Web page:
David Bourget (Western Ontario)
David Chalmers (ANU, NYU)
Rafael De Clercq
Jack Alan Reynolds
Learn more about PhilPapers
In Pedro Tabensky (ed.), Judging and Understanding: Essays on Free Will, Narrative, Meaning and the Ethical Limits of Condemnation. Ashgate. 221-40 (2006)
Thaddeus Metz defends the retributive theory of punishment against challenges mounted by some of the contributors to this collection (Kai Nielsen, Brian Penrose, Samantha Vice, Pedro Tabensky and Marc Fellman). People, he thinks, ought to be censured in a way that is proportional to what they have done and for which they are responsible. Understanding does not conflict with judging. On the contrary, according to him, the more we understand, the better we are able to censure appropriately. Metz’s argument is Kantian insofar as he argues that ‘respect for persons [victims, responsible wrongdoers and the community at large] requires condemning people proportionately to their responsible wrongdoing and hence that understanding a person merely indicates what would be proportionate, not that proportionality is unjustified’. His reason for thinking that Kantian respect requires retribution is that, as in non-retributive cases such as economic justice, compensatory justice, and justice in healthcare rationing, it requires imposing burdens on persons consequent to an awareness of their responsible choices. To use his slogan, ‘judging is apt because of understanding’.
|Keywords||No keywords specified (fix it)|
|Categories||categorize this paper)|
Setup an account with your affiliations in order to access resources via your University's proxy server
Configure custom proxy (use this if your affiliation does not provide a proxy)
|Through your library|
References found in this work BETA
No references found.
Citations of this work BETA
No citations found.
Similar books and articles
Thaddeus Metz (2009). Censure Theory Still Best Accounts for Punishment of the Guilty: Reply to Montague. Philosophia 37 (1):113-23.
Phillip Montague (2009). Revisiting the Censure Theory of Punishment. Philosophia 37 (1):125-131.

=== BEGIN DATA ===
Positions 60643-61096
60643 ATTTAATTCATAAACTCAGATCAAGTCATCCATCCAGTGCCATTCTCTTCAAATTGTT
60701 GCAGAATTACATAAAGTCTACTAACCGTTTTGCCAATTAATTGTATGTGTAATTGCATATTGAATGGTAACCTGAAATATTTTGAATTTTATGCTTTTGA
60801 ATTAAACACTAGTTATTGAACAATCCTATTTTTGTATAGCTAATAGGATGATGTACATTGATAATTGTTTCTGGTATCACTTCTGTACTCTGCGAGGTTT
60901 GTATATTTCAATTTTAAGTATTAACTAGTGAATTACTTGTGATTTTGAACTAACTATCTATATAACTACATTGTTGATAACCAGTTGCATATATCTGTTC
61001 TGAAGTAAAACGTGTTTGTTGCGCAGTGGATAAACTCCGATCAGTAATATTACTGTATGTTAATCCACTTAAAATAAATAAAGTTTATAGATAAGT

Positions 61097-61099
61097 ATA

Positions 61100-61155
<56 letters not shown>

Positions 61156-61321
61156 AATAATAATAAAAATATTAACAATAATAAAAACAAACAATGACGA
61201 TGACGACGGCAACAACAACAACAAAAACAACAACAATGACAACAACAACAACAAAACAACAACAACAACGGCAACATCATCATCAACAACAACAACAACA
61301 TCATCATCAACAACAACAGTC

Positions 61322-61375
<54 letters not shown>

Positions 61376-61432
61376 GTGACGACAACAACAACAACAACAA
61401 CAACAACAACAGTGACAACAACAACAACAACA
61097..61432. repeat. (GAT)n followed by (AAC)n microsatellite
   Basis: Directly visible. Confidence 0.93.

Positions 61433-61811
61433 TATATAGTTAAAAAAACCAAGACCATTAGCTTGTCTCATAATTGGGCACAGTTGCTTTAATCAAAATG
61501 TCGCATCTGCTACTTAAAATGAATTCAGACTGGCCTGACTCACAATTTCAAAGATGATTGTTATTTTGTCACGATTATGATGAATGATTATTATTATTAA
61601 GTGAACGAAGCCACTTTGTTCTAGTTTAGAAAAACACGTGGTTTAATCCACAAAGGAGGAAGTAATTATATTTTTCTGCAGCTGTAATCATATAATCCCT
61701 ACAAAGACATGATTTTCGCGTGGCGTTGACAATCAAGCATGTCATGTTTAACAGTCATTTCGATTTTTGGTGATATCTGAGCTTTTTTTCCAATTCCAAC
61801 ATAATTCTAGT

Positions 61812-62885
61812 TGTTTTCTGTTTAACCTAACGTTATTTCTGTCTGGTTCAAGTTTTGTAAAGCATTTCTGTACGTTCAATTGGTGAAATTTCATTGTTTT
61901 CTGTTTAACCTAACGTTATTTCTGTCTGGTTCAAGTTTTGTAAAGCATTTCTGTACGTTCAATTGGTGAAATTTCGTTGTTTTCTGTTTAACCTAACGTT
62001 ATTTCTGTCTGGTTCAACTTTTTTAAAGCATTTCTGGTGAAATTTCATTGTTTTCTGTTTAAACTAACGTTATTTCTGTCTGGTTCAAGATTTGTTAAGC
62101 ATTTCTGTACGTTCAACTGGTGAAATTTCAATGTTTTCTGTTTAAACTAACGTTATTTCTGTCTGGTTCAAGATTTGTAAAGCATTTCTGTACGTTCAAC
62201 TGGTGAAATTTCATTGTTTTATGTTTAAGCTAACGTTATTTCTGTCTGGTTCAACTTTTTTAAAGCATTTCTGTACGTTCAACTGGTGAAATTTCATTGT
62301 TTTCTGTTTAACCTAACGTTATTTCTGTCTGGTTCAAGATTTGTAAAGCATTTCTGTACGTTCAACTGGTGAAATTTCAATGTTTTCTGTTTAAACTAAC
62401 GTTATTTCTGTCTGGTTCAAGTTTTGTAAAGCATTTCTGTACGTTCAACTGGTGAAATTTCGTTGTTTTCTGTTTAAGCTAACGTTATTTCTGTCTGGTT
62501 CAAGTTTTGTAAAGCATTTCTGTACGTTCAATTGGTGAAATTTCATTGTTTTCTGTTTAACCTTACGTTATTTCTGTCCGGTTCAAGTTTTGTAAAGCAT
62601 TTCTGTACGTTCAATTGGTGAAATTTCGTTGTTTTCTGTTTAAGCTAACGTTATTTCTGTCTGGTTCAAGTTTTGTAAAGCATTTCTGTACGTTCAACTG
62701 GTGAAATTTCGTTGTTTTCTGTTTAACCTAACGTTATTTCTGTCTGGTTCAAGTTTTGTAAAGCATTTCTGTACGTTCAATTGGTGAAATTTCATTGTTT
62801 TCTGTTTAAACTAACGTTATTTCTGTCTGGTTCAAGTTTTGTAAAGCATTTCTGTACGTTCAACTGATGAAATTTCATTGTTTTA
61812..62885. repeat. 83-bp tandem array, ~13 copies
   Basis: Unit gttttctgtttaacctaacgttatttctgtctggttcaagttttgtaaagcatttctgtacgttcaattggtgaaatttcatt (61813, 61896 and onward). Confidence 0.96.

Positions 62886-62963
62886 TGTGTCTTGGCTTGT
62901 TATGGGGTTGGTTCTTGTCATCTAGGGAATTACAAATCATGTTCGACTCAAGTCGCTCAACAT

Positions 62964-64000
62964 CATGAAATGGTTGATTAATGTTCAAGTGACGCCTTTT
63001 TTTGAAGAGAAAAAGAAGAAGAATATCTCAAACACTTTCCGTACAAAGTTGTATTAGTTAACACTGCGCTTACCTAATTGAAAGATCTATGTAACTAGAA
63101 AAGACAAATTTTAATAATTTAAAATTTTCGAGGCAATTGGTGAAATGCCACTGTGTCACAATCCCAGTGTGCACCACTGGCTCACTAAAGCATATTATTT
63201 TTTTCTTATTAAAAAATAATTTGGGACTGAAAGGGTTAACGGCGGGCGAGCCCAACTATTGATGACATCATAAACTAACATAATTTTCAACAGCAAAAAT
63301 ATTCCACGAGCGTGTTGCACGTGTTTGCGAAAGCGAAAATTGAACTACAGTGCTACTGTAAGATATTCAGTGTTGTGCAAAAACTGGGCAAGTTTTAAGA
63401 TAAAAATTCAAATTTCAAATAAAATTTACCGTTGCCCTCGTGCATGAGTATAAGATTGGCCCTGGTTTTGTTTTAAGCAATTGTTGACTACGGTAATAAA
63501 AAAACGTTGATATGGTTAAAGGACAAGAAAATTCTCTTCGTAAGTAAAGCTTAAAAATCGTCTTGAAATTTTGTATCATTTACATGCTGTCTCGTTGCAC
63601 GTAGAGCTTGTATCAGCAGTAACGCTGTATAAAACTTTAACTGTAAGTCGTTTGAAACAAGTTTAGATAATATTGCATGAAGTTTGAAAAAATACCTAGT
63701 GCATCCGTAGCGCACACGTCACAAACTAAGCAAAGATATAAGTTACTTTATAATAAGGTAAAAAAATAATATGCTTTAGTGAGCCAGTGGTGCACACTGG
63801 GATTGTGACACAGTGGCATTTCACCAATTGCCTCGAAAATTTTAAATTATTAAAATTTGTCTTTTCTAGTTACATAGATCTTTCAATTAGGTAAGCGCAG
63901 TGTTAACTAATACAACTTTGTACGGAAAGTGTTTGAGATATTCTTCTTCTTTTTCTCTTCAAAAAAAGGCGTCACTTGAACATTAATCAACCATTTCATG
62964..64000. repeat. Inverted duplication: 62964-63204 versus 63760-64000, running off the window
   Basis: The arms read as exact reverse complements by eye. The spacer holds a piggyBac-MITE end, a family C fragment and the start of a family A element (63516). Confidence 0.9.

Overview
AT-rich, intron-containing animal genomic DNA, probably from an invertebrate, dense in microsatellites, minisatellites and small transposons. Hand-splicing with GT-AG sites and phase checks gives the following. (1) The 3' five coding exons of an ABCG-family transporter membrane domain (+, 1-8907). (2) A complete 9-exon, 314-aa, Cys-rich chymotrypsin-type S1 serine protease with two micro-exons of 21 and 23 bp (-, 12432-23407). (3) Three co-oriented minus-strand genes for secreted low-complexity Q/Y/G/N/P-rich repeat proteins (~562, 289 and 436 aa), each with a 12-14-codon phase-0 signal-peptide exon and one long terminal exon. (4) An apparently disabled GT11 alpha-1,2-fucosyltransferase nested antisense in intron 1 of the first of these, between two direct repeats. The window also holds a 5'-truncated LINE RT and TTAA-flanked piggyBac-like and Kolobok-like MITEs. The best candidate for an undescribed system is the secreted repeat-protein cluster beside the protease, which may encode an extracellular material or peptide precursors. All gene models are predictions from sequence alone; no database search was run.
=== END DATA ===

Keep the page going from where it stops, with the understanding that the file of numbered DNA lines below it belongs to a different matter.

Greg Roebuck & David Wood (2011). A Retributive Argument Against Punishment. Criminal Law and Philosophy 5 (1):73-86.
Pedro Tabensky (ed.) (2006). Judging and Understanding: Essays on Free Will, Narrative, Meaning and the Ethical Limits of Condemnation. Ashgate Pub Co.
Thaddeus Metz (2002). Realism and the Censure Theory of Punishment. In Patricia Smith & Paolo Comanducci (eds.), Legal Philosophy: General Aspects. Franz Steiner Verlag. 117-29.
Lene Bomann-Larsen (2009). Revisionism and Desert. Criminal Law and Philosophy 4 (1):1-16.
Thaddeus Metz (2000). Censure Theory and Intuitions About Punishment. Law and Philosophy 19 (4):491-512.
Thaddeus Metz (2008). Respect for Persons Permits Prioritizing Treatment for Hiv/Aids. Developing World Bioethics 8 (2):89-103.
Oliver D. Crisp (2003). Divine Retribution: A Defence. Sophia 42 (2):35-52.
Saul Smilansky (2006). Control, Desert and the Difference Between Distributive and Retributive Justice. Philosophical Studies 131 (3):511 - 524.
Thom Brooks (2005). Kantian Punishment and Retributivism: A Reply to Clark. Ratio 18 (2):237–245.
Brian Rosebury (2011). Moore's Moral Facts and the Gap in the Retributive Theory. Criminal Law and Philosophy 5 (3):361-376.
Jules Holroyd (2010). The Retributive Emotions: Passions and Pains of Punishment. Philosophical Papers 39 (3):343-371.
Christopher Bennett (2008). The Apology Ritual: A Philosophical Theory of Punishment. Cambridge University Press.
Thaddeus Metz (2004). Open Perfectionism and Global Justice. Theoria 51 (104):96-127.
Added to index2011-02-01
Total downloads14 ( #126,117 of 1,413,265 )
Recent downloads (6 months)1 ( #154,925 of 1,413,265 )
How can I increase my downloads?